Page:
The University of Southampton
University of Southampton Institutional Repository

Site distribution at the edge of the palaeolithic world: a nutritional niche approach

Record type: Article

This paper presents data from the English Channel area of Britain and Northern France on the spatial distribution of Lower to early Middle Palaeolithic pre-MIS5 interglacial sites which are used to test the contention that the pattern of the richest sites is a real archaeological distribution and not of taphonomic origin. These sites show a marked concentration in the middle-lower reaches of river valleys with most being upstream of, but close to, estimated interglacial tidal limits. A plant and animal database derived from Middle-Late Pleistocene sites in the region is used to estimate the potentially edible foods and their distribution in the typically undulating landscape of the region. This is then converted into the potential availability of macronutrients (proteins, carbohydrates, fats) and selected micronutrients. The floodplain is shown to be the optimum location in the nutritional landscape (nutriscape). In addition to both absolute and seasonal macronutrient advantages the floodplains could have provided foods rich in key micronutrients, which are linked to better health, the maintenance of fertility and minimization of infant mortality. Such places may have been seen as ‘good (or healthy) places’ explaining the high number of artefacts accumulated by repeated visitation over long periods of time and possible occupation. The distribution of these sites reflects the richest aquatic and wetland successional habitats along valley floors. Such locations would have provided foods rich in a wide range of nutrients, importantly including those in short supply at these latitudes. When combined with other benefits, the high nutrient diversity made these locations the optimal niche in northwest European mixed temperate woodland environments. It is argued here that the use of these nutritionally advantageous locations as nodal or central points facilitated a healthy variant of the Palaeolithic diet which permitted habitation at the edge of these hominins’ range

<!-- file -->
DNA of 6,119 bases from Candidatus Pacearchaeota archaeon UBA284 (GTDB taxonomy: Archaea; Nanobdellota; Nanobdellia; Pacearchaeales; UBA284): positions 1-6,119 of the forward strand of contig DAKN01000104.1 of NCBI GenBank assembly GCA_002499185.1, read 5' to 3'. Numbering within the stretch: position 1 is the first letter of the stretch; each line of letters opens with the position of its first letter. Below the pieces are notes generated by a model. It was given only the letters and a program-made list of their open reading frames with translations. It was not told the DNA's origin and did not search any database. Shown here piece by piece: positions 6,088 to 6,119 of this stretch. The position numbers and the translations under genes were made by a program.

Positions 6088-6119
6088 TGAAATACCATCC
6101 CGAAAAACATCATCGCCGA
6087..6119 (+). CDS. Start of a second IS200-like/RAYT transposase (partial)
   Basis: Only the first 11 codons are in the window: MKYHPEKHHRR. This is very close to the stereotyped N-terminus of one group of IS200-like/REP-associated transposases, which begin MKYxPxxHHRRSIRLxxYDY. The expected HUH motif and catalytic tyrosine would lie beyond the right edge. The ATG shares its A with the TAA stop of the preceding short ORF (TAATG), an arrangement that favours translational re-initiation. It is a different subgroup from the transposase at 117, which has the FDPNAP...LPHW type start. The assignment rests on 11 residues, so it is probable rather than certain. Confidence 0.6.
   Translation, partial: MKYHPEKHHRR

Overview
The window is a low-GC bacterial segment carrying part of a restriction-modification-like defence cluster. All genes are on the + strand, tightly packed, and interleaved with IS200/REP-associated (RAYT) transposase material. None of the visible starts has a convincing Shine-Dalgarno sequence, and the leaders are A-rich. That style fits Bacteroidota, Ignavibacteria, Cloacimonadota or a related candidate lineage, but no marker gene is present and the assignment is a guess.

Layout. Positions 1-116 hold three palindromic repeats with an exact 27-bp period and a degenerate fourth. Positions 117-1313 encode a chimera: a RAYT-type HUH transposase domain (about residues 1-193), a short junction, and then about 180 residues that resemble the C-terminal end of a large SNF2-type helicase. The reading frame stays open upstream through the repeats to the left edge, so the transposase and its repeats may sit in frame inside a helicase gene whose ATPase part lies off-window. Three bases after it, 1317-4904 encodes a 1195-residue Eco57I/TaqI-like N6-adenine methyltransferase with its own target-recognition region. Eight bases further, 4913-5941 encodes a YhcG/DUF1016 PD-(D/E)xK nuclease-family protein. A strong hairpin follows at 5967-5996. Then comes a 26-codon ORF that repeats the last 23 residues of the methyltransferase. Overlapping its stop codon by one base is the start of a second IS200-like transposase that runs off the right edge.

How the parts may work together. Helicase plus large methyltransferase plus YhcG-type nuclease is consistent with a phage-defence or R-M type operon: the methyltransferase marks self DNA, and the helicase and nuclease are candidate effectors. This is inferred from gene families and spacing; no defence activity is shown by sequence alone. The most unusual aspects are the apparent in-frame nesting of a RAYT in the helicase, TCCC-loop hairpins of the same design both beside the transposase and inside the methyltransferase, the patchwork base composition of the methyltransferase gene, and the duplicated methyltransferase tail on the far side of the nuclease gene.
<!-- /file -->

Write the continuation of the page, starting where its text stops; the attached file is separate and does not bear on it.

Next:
PDF Pal Nutriscape paper with figs Final.pdf - Author's Original
Download (1MB)


Brown, Antony, Basell, Laura, Robinson, Sian and Burdge, Graham C. (2013) Site distribution at the edge of the palaeolithic world: a nutritional niche approach PLoS ONE, pp. 1-38.

More information

e-pub ahead of print date: 11 December 2013
Organisations: Palaeoenvironment Laboratory (PLUS)


Local EPrints ID: 360255
ISSN: 1932-6203
PURE UUID: 8a59f634-1d74-4b2a-ac17-1672ef7dc3b1
ORCID for Sian Robinson: ORCID iD
ORCID for Graham C. Burdge: ORCID iD

Catalogue record

Date deposited: 05 Dec 2013 08:50
Last modified: 18 Jul 2017 03:14

Export record


Author: Antony Brown
Author: Laura Basell
Author: Sian Robinson ORCID iD

University divisions

Download statistics

Downloads from ePrints over the past year. Other digital versions may also be available to download e.g. from the publisher's website.

View more statistics

Atom RSS 1.0 RSS 2.0

Contact ePrints Soton:

ePrints Soton supports OAI 2.0 with a base URL of

This repository has been built using EPrints software, developed at the University of Southampton, but available to everyone to use.

We use cookies to ensure that we give you the best experience on our website. If you continue without changing your settings, we will assume that you are happy to receive cookies on the University of Southampton website.